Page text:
That is my point. Let us have a $\delta$-signal at $x=0$ -- its Fourier transform is uniform across all the frequencies: $$u(x) = \delta(x) = \frac{1}{2\pi}\int\limits_{-\infty}^\infty e^{-ikx}dk$$ So the time evoultion would be: $$u(x,t) = \frac{1}{2\pi}\int\limits_{-\infty}^\infty e^{i\omega(k)t-ikx}dk$$ And we are supposed to beleive that this expression gives $u(x,t)=0$ for $x>v_gt$ whatever $\omega(k)$ is.

And that is not true?
Yeah. The trick is that if you introduce dispersion and you want to preserve causality -- you must introduce some absorbtion as well. The absorbtion is introduced as a complex component of $\omega(k)$ and the relations between real and complex (disperion and absorbtion) components are called the Kramers Kronig relations.

Check this reference from the wiki for the formal description of the details of how the causality is related to those dispersion-absorbtion laws.

  • $\begingroup$ The last bit sounds like a circular argument. There hadn't been any reason for w or k to be complex. In the Klein-Gordon equation for instance, we assume all the way through that w^2 - k^2 = m^2, then when we see signals going faster than light, we suddenly say "Oh no, that's the one case that we're not interested in" and side-step it with a contour integral. Is that cricket? $\endgroup$ – Adrian May Jul 24 '15 at 15:38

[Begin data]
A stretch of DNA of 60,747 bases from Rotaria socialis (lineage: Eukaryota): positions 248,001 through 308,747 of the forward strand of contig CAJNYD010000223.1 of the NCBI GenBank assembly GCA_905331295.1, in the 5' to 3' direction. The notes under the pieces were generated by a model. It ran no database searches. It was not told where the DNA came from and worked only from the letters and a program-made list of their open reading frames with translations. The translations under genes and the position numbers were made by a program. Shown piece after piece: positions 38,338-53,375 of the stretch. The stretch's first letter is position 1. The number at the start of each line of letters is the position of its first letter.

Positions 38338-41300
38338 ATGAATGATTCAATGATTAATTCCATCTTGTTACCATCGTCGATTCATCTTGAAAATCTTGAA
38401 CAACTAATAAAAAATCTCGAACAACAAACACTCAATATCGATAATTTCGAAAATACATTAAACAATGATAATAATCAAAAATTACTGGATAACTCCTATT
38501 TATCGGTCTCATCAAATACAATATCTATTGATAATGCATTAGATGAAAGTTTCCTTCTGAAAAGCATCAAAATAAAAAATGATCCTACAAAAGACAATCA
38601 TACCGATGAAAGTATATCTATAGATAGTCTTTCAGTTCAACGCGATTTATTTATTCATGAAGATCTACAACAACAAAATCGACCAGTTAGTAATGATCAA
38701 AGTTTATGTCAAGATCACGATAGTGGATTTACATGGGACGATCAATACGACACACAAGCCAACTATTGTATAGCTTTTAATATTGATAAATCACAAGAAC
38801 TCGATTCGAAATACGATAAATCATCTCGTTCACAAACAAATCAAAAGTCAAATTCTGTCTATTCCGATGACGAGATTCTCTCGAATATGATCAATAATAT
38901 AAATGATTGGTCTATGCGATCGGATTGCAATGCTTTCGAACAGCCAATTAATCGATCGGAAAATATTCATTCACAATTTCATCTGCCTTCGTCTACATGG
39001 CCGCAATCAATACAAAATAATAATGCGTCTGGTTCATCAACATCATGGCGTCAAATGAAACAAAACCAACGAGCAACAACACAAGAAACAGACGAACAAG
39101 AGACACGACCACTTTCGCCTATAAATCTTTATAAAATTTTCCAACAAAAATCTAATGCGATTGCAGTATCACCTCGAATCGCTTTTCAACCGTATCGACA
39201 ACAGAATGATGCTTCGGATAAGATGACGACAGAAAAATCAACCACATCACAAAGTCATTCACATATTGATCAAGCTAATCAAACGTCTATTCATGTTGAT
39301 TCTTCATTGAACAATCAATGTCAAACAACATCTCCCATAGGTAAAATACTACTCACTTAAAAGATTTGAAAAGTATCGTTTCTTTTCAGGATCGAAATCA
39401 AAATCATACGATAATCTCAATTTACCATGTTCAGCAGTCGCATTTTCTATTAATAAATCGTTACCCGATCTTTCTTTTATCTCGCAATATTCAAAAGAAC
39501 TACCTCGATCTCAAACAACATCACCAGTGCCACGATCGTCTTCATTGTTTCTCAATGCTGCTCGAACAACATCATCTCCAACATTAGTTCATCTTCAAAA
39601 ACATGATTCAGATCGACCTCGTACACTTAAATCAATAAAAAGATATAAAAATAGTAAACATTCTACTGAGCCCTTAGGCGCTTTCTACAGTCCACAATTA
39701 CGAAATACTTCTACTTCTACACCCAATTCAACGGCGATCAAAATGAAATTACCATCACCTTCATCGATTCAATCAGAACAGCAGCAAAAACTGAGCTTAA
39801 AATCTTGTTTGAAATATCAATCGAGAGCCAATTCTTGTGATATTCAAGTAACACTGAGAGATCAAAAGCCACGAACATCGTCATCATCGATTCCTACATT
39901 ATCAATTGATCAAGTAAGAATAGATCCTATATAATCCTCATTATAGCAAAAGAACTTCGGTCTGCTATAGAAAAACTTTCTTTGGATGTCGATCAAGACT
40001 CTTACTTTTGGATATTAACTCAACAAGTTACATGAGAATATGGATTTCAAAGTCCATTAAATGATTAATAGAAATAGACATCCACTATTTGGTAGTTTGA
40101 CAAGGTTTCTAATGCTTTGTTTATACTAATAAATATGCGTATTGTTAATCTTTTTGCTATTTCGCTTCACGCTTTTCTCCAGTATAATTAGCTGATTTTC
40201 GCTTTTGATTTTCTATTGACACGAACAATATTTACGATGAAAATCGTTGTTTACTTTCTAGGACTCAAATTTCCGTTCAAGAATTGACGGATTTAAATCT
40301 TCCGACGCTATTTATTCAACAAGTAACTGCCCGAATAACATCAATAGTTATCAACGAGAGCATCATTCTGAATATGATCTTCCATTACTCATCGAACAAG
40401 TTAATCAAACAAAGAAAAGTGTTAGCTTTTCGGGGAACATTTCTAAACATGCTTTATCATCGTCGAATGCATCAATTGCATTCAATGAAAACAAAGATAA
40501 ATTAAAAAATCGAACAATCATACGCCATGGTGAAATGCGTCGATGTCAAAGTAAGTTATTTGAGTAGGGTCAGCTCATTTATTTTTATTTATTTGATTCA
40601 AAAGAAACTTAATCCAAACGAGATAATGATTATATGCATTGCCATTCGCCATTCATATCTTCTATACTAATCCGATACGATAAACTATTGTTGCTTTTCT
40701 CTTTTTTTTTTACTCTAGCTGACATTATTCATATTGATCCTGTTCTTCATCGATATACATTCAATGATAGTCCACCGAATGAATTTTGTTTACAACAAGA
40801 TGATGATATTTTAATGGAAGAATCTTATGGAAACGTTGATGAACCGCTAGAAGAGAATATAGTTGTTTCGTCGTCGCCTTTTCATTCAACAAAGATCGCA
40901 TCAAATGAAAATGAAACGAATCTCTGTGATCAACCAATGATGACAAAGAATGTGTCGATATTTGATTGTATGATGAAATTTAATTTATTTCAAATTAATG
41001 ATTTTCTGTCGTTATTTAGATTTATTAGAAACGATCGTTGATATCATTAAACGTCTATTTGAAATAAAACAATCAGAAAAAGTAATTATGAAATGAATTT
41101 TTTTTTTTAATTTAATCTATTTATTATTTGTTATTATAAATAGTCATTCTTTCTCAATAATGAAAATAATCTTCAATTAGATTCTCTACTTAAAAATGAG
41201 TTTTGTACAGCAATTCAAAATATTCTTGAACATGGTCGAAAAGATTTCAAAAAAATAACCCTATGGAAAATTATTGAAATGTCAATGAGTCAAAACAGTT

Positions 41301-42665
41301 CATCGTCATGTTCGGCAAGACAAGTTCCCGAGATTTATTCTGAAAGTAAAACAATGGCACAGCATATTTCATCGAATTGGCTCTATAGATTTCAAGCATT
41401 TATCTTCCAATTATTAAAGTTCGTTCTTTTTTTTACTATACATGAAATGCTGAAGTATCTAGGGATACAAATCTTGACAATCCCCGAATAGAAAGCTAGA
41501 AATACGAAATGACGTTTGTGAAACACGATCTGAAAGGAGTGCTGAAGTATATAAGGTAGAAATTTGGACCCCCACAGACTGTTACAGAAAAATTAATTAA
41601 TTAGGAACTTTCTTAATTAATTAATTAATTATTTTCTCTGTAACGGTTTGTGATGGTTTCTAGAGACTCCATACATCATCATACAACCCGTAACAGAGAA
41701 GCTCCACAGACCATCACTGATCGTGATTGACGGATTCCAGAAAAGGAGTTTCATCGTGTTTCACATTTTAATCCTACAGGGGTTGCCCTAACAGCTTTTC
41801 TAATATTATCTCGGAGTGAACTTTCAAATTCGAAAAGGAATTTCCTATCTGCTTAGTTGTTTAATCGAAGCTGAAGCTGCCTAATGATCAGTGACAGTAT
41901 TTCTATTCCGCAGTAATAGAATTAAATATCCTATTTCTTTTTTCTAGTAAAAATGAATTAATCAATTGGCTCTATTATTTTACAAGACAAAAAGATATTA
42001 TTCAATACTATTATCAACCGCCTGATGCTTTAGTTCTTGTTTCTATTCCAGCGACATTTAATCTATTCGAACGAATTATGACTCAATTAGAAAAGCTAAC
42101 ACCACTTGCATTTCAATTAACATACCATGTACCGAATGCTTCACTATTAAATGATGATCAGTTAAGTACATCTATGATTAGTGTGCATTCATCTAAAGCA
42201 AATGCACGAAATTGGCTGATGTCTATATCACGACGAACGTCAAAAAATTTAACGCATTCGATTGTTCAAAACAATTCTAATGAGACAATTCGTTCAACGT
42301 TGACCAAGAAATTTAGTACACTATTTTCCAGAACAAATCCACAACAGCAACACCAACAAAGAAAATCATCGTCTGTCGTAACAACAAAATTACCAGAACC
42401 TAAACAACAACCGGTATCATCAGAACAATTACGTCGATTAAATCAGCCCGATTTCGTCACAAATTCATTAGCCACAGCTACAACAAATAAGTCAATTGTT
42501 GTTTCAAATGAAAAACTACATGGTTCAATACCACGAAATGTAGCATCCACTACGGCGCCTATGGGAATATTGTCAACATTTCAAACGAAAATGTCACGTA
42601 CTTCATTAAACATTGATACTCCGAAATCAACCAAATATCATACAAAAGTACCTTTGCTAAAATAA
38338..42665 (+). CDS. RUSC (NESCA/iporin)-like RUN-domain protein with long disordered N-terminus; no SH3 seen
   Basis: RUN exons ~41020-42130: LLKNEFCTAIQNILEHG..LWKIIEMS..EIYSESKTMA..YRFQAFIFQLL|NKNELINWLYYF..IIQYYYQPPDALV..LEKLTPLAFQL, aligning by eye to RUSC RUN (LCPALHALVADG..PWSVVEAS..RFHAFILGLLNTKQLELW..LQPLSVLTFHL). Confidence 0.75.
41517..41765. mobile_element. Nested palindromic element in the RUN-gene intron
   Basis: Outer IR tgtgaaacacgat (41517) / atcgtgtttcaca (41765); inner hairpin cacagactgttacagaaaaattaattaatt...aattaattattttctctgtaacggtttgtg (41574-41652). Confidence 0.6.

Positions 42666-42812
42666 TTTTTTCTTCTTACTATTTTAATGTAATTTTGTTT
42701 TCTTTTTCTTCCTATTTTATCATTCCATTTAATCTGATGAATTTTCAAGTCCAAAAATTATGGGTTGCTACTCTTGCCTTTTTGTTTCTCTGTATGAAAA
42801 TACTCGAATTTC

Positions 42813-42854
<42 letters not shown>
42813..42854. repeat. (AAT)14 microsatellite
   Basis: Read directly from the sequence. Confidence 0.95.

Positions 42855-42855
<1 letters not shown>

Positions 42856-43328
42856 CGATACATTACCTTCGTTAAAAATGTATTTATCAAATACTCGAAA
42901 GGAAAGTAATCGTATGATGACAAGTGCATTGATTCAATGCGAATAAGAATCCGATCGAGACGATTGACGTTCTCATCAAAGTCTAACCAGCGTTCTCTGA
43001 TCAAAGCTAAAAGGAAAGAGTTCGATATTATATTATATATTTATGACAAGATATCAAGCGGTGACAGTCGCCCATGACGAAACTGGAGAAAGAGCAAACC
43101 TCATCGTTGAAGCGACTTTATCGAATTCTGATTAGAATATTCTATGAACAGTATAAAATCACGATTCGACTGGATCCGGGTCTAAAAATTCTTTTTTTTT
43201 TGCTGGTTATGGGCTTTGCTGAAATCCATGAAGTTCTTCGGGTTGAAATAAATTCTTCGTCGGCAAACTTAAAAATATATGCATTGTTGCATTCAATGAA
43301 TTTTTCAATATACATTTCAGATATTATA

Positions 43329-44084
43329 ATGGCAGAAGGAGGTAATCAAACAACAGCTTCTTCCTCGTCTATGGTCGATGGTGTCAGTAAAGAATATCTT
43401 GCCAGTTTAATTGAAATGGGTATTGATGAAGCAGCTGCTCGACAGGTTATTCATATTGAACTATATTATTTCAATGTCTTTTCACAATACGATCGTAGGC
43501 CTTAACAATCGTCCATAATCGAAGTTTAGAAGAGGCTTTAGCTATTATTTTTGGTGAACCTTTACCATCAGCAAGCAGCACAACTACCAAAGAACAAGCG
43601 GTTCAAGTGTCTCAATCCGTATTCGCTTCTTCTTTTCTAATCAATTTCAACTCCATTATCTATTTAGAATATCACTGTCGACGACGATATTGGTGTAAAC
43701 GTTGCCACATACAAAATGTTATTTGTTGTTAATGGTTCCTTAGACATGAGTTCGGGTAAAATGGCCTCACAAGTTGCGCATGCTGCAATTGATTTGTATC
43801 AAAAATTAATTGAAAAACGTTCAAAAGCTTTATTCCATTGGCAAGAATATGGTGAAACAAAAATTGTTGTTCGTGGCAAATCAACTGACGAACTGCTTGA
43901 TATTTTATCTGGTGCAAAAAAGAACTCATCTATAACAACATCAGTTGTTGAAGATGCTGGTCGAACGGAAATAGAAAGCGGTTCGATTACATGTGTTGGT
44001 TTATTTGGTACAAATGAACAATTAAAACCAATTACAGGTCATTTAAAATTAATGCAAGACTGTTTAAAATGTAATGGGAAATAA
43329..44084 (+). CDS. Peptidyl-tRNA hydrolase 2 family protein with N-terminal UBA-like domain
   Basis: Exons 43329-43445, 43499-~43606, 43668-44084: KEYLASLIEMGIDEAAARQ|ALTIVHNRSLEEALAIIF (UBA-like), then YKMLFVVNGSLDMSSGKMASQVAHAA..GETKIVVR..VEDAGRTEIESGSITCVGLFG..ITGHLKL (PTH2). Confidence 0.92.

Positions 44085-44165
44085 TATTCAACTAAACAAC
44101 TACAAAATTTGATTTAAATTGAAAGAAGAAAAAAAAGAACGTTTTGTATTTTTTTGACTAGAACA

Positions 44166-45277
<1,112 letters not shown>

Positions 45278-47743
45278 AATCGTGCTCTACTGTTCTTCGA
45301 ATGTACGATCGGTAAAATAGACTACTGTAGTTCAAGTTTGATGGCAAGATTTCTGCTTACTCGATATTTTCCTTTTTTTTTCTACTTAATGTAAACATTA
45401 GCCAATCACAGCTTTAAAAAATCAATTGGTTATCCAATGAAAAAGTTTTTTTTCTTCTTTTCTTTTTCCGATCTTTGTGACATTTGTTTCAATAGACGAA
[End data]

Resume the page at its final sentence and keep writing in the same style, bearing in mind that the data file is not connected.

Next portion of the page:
• $\begingroup$ @AdrianMay I wouldn't say that the argument is circular. The argument is just opposite of what one expects: one doesn't derive causality from $\omega(k)$ -- one constraints $\omega(k)$ with the causality requirement. $\endgroup$ – Kostya Jul 27 '15 at 12:49
  • $\begingroup$ Yeah but the KG equation already dictates a w(k). If you want to change it you'll have to change the KG equation. Besides, I couldn't find anything to say that using the KK relations to zero everything at t<0 also has the effect of zeroing the bit where the phase velocity only just arrived. $\endgroup$ – Adrian May Jul 28 '15 at 14:09
  • $\begingroup$ I think the real answer is that this really is an objection but by no means the only one. There's also those negative energies to worry about. That's why they invented QFT. In QFT this stuff becomes harmless because the whole field has a zero point excitation anyway and you use commutators to figure out if a poke here can be detected over there. $\endgroup$ – Adrian May Jul 28 '15 at 14:12